Any cellist, musician, enthusiast or casual listener, when listening to a Rostropovich recording, can feel and understand that here is a magician at work.
When asked about his childhood, Rostropovich begins at the beginning, confessing: ‘My mother understood too late that she was pregnant; she cried all over the house. My parents decided she would have to be aborted because she already had a little child. It was a joint decision. So my mother started to fight against me, but as you see, I won this war.’
Perhaps it is this fighting spirit, a defiant attitude and astonishing sense of self that defines each piece and interpretation as quintessentially Rostropovich: timeless and ingenious. In this case, Regis have put together these recordings to create an enigmatic and intimate listening experience.
In Schumann’s Cello Concerto Rostropovich plunges the listener into a world devoid of pretence and falsity, into an open space of musical integrity. Moving between agitation, melancholy and sombre meditation Schumann leads the listener across a wide-ranging emotional arc to a brilliantly affirmative conclusion. With double-stops and a descending fifth - considered to be a nod to Clara Schumann - the second movement contains an intimate duet between the soloist and principal cellist. It communicates as a conversation between a swooning and sparring couple.
Composed in 1849, the Fünf Stücke are five pieces of rich Romanticism and surprisingly contain light-hearted and tranquil melodies. Evoking the pastoral tradition - rather than the hubristic tragic-hero, doppelgänger or femme fatale, so common in Schumann’s oeuvre - these pieces are enchantingly pretty. However there is an uncertainty which lurks in the depths of the cello and this is brilliantly suggested in Rostropovich’s subtle interpretation.
After sharing a box with Britten during the premiere of his First Cello Concerto performed by Rostropovich on 21 September 1960, Shostakovich told ‘Slava’ that he was ‘aching from so many bruises along [his] side’ because: ‘at the concert tonight, every time Britten admired something in your playing, he would poke me in the ribs, and say, “Isn’t that simply marvellous!” As he liked so many things throughout the concerto, I am now suffering!’ Britten and Rostropovich became good friends resulting in Britten composing five masterpieces for the cello: the Cello Sonata (1961), three solo Suites (1964, 1967 and 1972), and the Cello Symphony. On this 1961 recording of the Sonata the two musicians explore the range of textures of which their instruments are capable. The pizzicato-rife Scherzo is intentionally humorous. Britten said to Rostropovich that ‘the pizzicato movement will amuse you; I hope it is possible!’ Cunning interplay and consummate professionalism meet passion and energy in this masterly recording.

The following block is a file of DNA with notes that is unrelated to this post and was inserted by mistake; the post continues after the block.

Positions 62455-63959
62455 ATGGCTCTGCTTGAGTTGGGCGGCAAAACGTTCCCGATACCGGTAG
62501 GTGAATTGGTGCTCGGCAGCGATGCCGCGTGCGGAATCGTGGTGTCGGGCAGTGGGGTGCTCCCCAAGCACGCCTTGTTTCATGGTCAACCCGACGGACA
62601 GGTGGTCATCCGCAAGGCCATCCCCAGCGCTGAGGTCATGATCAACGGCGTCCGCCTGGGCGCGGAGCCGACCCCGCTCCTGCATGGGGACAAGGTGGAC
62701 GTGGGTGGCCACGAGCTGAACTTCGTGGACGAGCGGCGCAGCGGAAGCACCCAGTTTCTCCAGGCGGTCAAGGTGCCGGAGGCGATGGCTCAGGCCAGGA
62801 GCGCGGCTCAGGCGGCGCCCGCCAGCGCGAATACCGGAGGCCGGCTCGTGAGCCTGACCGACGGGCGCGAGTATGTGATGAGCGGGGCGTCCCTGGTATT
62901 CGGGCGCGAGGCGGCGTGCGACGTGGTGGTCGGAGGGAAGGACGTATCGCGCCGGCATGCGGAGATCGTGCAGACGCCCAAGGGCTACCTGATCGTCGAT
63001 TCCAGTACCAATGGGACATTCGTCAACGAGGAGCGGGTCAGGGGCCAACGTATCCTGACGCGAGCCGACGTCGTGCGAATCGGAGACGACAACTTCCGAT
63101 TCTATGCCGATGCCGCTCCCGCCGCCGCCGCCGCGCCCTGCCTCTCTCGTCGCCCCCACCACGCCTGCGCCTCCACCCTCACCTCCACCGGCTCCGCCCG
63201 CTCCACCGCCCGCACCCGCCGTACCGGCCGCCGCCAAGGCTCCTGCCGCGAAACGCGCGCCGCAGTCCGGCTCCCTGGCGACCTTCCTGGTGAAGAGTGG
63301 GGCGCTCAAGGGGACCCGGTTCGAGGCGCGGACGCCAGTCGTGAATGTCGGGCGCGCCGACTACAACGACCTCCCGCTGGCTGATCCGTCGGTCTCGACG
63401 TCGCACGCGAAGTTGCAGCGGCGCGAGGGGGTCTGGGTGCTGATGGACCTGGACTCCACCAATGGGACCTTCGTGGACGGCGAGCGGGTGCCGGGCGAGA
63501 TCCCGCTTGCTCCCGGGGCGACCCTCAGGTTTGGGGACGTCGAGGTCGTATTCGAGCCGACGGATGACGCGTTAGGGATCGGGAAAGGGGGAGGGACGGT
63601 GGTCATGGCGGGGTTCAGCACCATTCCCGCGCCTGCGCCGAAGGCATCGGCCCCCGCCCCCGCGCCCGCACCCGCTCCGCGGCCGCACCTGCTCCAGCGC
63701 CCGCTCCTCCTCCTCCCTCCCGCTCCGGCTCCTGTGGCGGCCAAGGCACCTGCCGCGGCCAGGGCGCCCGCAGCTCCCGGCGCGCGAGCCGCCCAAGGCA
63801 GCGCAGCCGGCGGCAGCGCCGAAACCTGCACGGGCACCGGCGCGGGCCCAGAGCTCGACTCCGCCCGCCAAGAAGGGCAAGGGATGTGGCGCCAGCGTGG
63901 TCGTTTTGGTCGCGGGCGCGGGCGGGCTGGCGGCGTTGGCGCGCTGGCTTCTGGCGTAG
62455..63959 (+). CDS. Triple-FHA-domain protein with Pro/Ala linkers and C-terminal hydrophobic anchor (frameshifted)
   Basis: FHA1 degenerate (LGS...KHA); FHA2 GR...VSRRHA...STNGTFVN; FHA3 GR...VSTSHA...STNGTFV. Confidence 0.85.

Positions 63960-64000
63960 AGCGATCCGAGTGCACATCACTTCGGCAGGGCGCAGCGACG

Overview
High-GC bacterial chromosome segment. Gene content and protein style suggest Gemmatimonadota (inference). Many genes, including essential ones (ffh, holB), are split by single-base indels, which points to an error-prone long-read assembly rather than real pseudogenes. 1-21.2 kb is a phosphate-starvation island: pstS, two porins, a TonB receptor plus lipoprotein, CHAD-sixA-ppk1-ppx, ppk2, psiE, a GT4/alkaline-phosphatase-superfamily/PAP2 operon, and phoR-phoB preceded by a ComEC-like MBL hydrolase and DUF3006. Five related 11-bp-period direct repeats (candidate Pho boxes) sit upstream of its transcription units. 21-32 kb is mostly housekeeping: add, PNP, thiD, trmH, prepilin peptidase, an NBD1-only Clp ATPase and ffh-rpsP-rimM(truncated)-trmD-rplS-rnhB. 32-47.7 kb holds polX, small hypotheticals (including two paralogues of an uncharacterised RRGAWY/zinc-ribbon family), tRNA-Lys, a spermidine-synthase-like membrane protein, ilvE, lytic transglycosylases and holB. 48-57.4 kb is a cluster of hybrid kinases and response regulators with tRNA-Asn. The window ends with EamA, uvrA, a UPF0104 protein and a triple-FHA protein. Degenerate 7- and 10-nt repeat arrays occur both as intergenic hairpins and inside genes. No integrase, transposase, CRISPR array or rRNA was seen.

Debussy’s Cello Sonata (1915) was composed three years before his death. At this time the composer was suffering from cancer and his daily struggle is reflected in the work’s brevity. Influenced by Francois Couperin in its Baroque structure and scale, this piece is organised in the style of the eighteenth century monothematic sonata. As it slides away from its assertive start, Debussy’s imagination tests the limits of the cello itself. With left-hand pizzicato and spiccato, false harmonics and portamenti, this music overflows with different textures such that the cello seems to morph at times into a bassoon or flute.
This CD offers a particularly fine selection of Rostropovich’s recordings. Debussy’s Serenade from his Cello Sonata alone demonstrates an astonishing ability to create an astounding variety of sounds and evoke an array of emotions. Compulsory listening for the cello aficionado.
Britten discography & review index: Cello sonata